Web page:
Whenever asked whether he received any residuals from telecasts of the 1939 classic, Bolger would reply: "No, just immortality. I'll settle for that." He was good friends with actress Margaret Hamilton, who played the Wicked Witch of the West, until her death, and gave a eulogy at her memorial service in 1985. Judy Garland often referred to Bolger as "My Scarecrow". Upon the death of Haley in 1979, Bolger said, "It's going to be very lonely on that Yellow Brick Road now."


Ray and Gwendolyn Bolger's grave at Holy Cross Cemetery, Culver City

Bolger died of bladder cancer on January 15, 1987 in Los Angeles, five days after his 83rd birthday. He was interred at Holy Cross Cemetery, Culver City in the Mausoleum, Crypt F2, Block 35. He was survived by his wife of over 57 years, Gwendolyn Rickard. They had no children.

At the time of his death, he was the last surviving main credited cast member of The Wizard of Oz. The NBC-TV show Saturday Night Live satirized The Wizard of Oz in 1986 by terming it a “jinx movie” because the cast had been dying off, leaving only Ray Bolger. “Does this mean he’s next?” And he was.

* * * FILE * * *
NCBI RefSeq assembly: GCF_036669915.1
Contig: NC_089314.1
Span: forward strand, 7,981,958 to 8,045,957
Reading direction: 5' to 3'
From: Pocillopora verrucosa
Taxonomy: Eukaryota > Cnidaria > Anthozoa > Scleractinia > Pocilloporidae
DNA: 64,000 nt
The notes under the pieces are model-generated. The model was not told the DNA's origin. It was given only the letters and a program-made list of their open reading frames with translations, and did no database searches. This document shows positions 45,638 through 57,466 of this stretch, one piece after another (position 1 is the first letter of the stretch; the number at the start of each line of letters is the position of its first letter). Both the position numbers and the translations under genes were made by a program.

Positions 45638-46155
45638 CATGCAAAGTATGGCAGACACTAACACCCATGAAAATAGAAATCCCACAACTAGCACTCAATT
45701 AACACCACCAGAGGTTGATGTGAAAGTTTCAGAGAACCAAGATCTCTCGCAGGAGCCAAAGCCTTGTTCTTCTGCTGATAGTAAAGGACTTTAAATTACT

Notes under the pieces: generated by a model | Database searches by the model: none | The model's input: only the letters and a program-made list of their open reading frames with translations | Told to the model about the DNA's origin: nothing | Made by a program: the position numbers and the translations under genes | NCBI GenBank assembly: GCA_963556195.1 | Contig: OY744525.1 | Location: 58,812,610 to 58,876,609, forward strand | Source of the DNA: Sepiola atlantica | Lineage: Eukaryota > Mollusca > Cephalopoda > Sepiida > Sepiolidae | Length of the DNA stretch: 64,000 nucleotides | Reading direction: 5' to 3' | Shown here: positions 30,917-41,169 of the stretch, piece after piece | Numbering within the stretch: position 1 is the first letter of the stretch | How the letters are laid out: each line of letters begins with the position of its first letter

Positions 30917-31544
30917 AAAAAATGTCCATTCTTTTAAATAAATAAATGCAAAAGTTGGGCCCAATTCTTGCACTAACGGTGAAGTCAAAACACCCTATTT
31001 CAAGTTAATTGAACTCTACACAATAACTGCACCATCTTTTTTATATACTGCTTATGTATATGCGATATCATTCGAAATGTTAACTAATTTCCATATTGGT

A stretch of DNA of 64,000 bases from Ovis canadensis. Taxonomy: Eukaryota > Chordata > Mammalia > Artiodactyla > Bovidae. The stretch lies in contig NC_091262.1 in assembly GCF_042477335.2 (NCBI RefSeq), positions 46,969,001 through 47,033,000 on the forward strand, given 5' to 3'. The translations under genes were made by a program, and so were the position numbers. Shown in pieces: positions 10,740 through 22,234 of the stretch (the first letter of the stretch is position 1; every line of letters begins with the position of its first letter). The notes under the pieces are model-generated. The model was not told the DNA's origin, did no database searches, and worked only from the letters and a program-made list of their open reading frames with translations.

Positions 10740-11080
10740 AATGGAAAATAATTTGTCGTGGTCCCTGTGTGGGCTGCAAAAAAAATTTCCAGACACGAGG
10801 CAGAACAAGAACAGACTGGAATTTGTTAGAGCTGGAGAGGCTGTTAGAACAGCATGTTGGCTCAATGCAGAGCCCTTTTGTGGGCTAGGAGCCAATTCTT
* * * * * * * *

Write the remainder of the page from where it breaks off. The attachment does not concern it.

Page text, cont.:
• The Great Ziegfeld (1936)
  • Rosalie (1937)
  • The Girl of the Golden West (scenes deleted, 1938)
  • Sweethearts (1938)
  • The Wizard of Oz (1939)
  • Sunny (1941)
  • Four Jacks and a Jill (1942)
  • Forever and a Day (scenes deleted, 1943)
  • Stage Door Canteen (1943)
  • The Harvey Girls (1946)
  • Look for the Silver Lining (1949)
  • Where's Charley? (1952)
  • April in Paris (1952)
  • Babes in Toyland (1961)
  • The Daydreamer (1966)
  • Captains and the Kings (1976)
  • Just You and Me, Kid (1979)
  • The Runner Stumbles (1979)
  • Annie (1982) (uncredited)
  • That's Dancing! (1985)

Short Subjects:

  • Carrie of the Chorus: The Berth Mark (1926)
  • Electrical Power (1938)

Stage work

  • The Merry World (1926)
  • A Night in Paris (1926)
  • The Passing Show of 1926 (1926)
  • Ritz-Carlton Nights (1927)
  • Heads Up (1929)
  • George White's Scandals of 1931 (1931)
  • Life Begins at 8:40 (1934)
  • On Your Toes (1936)
  • Keep Off the Grass (1940)
  • By Jupiter (1942)
  • Three to Make Ready (1946)
  • Where's Charley? (1948)
  • All-American (1962)
  • Come Summer (1969)
The contents of this page are sourced from Wikipedia article. The contents are available under the CC BY-SA 4.0 license.